But it appears even that wasn't enough to satisfy the wrathful god of cinema. Her latest expedition, Motherhood, was released in the UK this past weekend – and took just £88 in its first weekend. Of that, only £9 was taken on the Sunday - meaning just one person saw it that day.

At £9 for an 90 minutes... allowing double time for Sundays... Uma was on the equivalent of just £3 an hour. Jesus, the UK National Minimum Wage is £5.80. This was brought in to protect workers, surely there must be something we can do to highlight this poor lass' plight?

By the way, we need to find the one person who actually saw Motherhood on that Sunday...

Saturday, 6 March 2010

Joy by Primary numbers


OCP gave Robocop four Prime Directives. PCCP is giving you just one: make a hole in your brain for The Blues, a floaty, yet rock-solid little electro-soul number from soon-to-be-cropping-up-in-magazine-hot-tip-nibs outfit Primary 1. It has a heavenly, childlike glockenspiely riff piled on top of brow-mopping synth washes, set off against sweetly flutter-soul vocals, tin-hatted by the neverending sultry bliss that is the vocal chords of Cardigan's singer-lady Nina Perrson. It is nice.

I know precious little about Primary 1 man Joe Fiory. This is partly due to a pre-post-modernist / post-cult-of-celeb stance on my part of not allowing humanising detail to colour my opinion of art, but also because I am ostensibly lazy and the press release gave me no info of note (tho his previous collabo with Riton may suggest an explanation for the Krauty metronomic undercarriage).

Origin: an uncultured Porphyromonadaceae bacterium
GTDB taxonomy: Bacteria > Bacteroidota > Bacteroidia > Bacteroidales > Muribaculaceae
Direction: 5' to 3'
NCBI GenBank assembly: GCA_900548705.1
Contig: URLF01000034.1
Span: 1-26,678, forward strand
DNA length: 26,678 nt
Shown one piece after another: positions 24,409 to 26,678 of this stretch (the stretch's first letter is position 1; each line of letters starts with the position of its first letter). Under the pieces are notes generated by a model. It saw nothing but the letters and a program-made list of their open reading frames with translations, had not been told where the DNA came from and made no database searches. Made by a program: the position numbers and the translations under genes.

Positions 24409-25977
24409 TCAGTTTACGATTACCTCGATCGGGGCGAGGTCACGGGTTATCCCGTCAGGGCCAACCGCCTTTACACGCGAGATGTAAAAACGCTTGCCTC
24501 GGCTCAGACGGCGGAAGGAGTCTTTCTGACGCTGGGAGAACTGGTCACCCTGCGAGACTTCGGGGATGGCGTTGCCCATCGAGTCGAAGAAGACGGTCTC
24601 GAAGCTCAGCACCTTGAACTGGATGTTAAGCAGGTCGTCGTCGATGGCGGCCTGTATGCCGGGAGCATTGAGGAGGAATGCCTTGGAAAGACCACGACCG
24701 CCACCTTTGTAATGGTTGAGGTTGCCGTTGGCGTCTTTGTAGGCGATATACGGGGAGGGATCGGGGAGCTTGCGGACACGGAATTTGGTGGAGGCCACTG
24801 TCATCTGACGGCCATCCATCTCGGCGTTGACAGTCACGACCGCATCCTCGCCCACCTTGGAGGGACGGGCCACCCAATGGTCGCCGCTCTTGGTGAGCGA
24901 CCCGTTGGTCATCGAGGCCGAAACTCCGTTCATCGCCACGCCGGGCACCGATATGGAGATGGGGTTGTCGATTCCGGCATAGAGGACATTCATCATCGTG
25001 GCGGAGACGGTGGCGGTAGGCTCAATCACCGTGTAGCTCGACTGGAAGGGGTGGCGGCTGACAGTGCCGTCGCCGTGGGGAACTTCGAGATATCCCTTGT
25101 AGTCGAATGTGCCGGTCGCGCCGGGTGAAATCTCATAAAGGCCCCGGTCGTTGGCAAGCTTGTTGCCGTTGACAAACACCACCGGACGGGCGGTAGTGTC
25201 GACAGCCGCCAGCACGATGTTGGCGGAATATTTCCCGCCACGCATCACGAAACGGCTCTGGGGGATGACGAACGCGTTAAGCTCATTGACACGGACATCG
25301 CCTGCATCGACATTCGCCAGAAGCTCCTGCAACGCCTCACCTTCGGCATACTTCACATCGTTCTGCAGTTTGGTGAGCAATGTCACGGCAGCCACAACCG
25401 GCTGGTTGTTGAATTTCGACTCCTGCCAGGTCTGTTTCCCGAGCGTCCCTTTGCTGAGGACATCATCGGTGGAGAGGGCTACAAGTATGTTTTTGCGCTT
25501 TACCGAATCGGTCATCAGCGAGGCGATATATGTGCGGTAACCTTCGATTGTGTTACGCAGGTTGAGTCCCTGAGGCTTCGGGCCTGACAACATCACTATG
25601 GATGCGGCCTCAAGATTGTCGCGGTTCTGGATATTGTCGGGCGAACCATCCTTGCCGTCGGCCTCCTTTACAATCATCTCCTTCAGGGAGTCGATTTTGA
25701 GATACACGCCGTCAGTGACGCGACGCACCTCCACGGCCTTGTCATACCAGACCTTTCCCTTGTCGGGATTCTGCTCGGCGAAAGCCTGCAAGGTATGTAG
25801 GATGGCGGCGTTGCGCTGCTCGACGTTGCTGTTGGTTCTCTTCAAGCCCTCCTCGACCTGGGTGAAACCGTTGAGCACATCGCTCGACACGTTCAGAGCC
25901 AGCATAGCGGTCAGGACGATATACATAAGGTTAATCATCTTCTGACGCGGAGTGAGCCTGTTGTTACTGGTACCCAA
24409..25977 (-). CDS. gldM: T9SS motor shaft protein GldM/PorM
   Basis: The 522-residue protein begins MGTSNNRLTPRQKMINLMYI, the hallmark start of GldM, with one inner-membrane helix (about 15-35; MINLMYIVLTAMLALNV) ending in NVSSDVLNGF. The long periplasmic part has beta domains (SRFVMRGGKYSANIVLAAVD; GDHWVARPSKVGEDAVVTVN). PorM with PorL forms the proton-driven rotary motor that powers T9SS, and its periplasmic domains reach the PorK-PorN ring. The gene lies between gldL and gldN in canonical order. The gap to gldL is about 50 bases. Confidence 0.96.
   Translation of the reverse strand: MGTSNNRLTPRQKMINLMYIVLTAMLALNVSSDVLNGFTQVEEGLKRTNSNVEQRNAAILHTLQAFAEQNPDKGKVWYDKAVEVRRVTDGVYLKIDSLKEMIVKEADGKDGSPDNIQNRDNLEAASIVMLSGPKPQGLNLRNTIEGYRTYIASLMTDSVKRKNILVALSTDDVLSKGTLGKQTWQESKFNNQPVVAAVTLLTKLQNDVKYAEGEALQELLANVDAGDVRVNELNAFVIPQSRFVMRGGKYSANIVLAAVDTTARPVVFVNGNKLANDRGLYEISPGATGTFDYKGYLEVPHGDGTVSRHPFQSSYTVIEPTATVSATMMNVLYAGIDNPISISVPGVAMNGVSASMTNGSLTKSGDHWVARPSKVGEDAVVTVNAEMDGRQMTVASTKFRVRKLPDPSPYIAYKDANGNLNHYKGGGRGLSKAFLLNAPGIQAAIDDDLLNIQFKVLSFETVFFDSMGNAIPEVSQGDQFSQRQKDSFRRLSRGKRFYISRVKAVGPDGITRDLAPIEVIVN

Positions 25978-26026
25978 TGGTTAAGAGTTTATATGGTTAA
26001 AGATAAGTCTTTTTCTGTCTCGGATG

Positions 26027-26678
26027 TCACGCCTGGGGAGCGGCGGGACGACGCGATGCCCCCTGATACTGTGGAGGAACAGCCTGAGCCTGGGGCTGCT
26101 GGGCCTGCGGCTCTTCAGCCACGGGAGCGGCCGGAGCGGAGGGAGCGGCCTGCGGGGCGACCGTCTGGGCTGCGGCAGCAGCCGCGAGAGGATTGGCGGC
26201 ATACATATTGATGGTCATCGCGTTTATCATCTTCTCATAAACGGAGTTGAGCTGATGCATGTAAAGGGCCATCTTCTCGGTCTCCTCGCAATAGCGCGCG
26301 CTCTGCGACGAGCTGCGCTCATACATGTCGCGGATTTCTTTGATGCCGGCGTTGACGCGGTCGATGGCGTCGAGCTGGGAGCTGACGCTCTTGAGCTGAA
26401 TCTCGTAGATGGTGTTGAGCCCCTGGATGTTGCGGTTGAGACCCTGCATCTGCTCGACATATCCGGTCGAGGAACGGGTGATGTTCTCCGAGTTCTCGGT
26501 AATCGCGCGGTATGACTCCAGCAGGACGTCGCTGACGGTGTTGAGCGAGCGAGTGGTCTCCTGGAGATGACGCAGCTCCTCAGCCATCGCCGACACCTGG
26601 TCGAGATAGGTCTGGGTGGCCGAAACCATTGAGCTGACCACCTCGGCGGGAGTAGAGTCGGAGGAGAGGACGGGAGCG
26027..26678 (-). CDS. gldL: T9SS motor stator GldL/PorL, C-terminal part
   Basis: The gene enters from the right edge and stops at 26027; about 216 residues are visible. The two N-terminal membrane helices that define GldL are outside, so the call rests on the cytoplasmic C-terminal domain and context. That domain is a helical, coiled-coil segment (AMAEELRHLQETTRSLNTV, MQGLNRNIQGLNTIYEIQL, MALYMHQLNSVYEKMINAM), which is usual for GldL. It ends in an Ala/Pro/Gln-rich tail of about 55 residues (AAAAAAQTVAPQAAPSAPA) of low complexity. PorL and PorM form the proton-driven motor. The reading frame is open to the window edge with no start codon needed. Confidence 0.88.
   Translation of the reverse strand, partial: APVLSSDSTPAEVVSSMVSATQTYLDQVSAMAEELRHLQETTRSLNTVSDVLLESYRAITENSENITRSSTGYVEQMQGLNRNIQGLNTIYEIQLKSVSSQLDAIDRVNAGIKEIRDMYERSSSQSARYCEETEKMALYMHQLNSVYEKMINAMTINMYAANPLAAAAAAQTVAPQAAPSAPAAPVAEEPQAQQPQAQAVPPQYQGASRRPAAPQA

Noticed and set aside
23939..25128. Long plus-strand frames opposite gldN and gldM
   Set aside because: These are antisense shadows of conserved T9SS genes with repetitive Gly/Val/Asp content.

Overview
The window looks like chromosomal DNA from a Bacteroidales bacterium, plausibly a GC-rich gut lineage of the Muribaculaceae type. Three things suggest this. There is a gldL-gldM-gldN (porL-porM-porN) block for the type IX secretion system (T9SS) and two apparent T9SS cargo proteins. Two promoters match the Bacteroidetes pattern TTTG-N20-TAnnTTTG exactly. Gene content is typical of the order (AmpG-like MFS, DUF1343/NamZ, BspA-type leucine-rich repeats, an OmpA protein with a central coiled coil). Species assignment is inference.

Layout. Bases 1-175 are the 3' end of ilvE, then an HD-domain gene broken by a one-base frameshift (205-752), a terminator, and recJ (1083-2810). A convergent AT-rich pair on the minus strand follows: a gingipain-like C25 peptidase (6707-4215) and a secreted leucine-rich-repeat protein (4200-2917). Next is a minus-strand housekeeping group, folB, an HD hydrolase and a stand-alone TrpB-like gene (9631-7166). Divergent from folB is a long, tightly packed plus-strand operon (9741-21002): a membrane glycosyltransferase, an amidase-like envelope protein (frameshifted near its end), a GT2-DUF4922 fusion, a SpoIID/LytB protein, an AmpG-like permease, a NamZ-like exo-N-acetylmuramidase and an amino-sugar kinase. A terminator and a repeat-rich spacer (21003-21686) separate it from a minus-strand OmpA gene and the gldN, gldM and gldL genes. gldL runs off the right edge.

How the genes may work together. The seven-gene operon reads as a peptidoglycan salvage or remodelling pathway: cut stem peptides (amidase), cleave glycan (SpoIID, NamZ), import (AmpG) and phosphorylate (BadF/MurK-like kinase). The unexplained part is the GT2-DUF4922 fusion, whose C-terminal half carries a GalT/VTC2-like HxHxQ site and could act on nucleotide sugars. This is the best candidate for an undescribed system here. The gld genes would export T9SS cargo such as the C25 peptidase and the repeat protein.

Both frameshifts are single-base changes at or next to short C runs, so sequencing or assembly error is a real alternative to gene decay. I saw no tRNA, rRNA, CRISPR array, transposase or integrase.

What's also an encouraging sign is the wealth of ideas going on in their Mess Detectives demos - a smooth soulful thread passes through scrunched beats, electronic fiddling to Detroit Grand Pooobahsy astoundiness (Ploy - now that's a track, that).

Anyway, here you go...

The New Mods Seen

It's fairly shameful to write about somebody that you know, but when that somebody is a remarkably talented fucker who needs no help from anyone to be even more successful than he already is, then all that guilt evaporates. Said talented fucker is NME photographer, film-maker, DJ and quiff-brandisher Dean Chalkey, whose latest exhibition,  The New Faces, is parking itself at the Book Club 100 on Leonard Street in the capital between 5th March and 29th April.

Focusing on the current manifestation of the mod scene, The New Faces shows how few people are as attuned to the unfuckwithable appeal of youth culture as Dean. His relentless passion for it always shows through; his club scenes constantly nail the messy energy of those throwaway moments, adeptly capturing the embryonic cell division that takes place as timeless memories are formed, as previous exhibition Southend's Underground proved - it paid as much of a tribute to the kids who made up the numbers at the scene as it did figureheads The Horrors. "Music isn’t just about the rock star on the stage," Chalkey told the NME. "It has a deeper effect and significance seeping into the soul of people."

Not only that, his NME cover shots and commercial ad campaigns for the likes of Channel 4 always imbue the subject with optimum depth and character, capturing some small detail or expression that helps the makes the shot exist beyond the frame and define apearance and personality in equal measure, whether it's Simon Cowell's shit-eating condescension or Noel Gallagher's carefully measured insolence.

So you could do a lot worse than getting yourself down there and taking The New Faces in, don't you think?